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Playwrights, Professors, a Politician, and a UFO Researcher Meet at the L.A. Writers' Workshop

#486
#487

The 2016/17 L.A. Writers' Workshop participants.

The weekend of November 5–6, 2016 marked the kickoff of Center Theatre Group’s 2016/17 Los Angeles Writers’ Workshop. The seven participating playwrights came together at the Kirk Douglas Theatre for a Salon weekend featuring conversations with local experts—selected by the playwrights individually—on the subjects of their plays. We asked playwright Eliza Clark for her reflections on the experience and what’s ahead.

The question I’m asking myself this Monday morning about our Salon weekend is not “how useful will this weekend prove to be in writing my play?” but rather, “how will I ever do it any other way?”

There is something so magical about the meaning created through juxtaposition. Though we spent the weekend listening to very different experts talk about very different subjects, I would bet that I am not the only playwright who came away stimulated creatively by a subject or a person who was not “intended” for me. Over the course of the weekend we heard from feminists, professors, Vietnam historians, a politician, business owners, immigrants, a death and grieving expert, a scientist, a therapist specializing in scrupulosity (a specific form of OCD that centers on morality and religion), a reparative justice facilitator, a UFO researcher, and a hypnotherapist who formed a support group for alien abductees/experiencers (those last two were mine).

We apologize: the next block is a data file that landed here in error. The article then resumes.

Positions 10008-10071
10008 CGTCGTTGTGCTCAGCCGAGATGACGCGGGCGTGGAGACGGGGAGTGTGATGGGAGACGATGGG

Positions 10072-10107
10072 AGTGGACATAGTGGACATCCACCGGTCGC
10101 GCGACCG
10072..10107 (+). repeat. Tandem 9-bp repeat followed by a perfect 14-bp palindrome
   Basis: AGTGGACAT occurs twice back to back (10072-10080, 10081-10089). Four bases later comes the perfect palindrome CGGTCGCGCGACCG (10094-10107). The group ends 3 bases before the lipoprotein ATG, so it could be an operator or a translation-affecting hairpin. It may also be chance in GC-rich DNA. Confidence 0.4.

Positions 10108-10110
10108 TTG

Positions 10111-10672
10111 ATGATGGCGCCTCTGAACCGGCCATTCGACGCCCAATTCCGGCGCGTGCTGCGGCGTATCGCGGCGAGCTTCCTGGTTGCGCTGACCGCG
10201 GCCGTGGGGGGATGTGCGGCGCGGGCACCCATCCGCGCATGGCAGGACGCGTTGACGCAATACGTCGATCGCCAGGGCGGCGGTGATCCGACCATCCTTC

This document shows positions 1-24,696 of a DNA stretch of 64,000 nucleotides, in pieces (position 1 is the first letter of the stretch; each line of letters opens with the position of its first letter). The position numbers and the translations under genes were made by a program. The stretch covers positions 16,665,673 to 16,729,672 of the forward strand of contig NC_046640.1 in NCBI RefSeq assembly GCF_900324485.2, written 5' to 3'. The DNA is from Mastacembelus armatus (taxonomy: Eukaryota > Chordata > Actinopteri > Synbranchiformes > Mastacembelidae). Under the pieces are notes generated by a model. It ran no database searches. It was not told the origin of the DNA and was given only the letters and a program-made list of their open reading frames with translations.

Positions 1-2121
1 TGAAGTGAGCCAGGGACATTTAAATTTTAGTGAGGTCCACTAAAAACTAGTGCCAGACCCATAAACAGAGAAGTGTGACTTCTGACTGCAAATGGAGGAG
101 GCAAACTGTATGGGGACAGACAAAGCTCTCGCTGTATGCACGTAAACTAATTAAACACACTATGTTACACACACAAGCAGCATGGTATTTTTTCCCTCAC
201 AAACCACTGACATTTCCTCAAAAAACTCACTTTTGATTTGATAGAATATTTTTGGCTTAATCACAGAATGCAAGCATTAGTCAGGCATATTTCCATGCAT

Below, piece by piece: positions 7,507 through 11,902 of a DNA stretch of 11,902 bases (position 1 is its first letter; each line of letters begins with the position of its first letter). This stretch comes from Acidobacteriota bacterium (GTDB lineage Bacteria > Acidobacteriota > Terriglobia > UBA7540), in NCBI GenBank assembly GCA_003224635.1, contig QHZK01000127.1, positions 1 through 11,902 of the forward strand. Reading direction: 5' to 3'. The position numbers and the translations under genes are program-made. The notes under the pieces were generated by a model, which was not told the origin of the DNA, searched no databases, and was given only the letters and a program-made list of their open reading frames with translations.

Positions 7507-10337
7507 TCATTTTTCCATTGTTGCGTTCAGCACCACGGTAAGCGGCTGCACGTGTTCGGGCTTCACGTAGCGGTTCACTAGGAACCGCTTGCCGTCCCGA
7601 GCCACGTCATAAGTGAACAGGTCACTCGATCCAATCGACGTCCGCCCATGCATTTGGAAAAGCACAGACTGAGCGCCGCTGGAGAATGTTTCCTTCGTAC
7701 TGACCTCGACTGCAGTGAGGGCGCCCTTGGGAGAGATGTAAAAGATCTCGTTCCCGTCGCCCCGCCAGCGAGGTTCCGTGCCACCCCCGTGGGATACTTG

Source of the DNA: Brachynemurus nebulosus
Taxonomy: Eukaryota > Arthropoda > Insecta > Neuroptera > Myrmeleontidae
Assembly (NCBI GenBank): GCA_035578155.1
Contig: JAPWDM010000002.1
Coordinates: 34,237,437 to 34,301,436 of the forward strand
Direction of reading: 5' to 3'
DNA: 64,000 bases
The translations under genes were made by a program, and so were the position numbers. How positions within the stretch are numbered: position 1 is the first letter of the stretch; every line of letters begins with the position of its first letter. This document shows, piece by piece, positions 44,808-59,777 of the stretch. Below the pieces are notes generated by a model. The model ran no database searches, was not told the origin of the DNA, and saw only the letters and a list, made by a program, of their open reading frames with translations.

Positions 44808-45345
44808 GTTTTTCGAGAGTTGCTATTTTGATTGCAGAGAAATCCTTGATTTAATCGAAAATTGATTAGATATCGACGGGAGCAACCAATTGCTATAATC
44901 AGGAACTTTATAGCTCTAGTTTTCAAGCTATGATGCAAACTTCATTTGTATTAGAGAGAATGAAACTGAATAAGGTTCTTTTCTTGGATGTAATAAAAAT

By juxtaposing these different subjects, connections began to emerge. We spent a lot of the weekend thinking about redemption, about the stickiness (and occasional selfishness) of seeking forgiveness. We thought about the power of “me too,” the desire to be a part of a community, and then to protect and defend that community once you are a part of it. We talked about silence, the power of what is said and unsaid. It was passionately argued by a person who seemed to really know what he was talking about that human life on earth will end sometime in the next 100 to 10,000 years, and yet here we all are, trying to create meaning in the face of our own mortal deaths and the demise of the human race. In spite of its morbidity, the weekend was strangely uplifting.

We kept coming back to the search for meaning. How do people make sense of traumatic events? How do people view themselves through the lens of their personal and family history? How do communities cope with harm through storytelling? How do we use narrative to make sense of senseless things like death? How is “fate,” “destiny,” “God,” “Theatre,” a function of our human need to explain the inexplicable? How do people who are in possession of cold, hard, scientific fact still find meaning in the random circumstances that make up a life?

I did not know any of my fellow playwrights personally (though I had heard of all of them and seen and read some of their work) when I showed up on Saturday morning, but by Sunday evening, I felt a strong kinship and sense of community. Our experts were sharing their passions and their lives with us, and on more than one occasion I found myself blurting out my own secrets in an effort to connect. I could not be more excited to be spending the year with these people. And I’m more excited than ever to begin work on my play.

Eliza Clark is a producer and writer, known for "One Life to Live (1968)," "The Killing (2011)," and "Extant (2014)."

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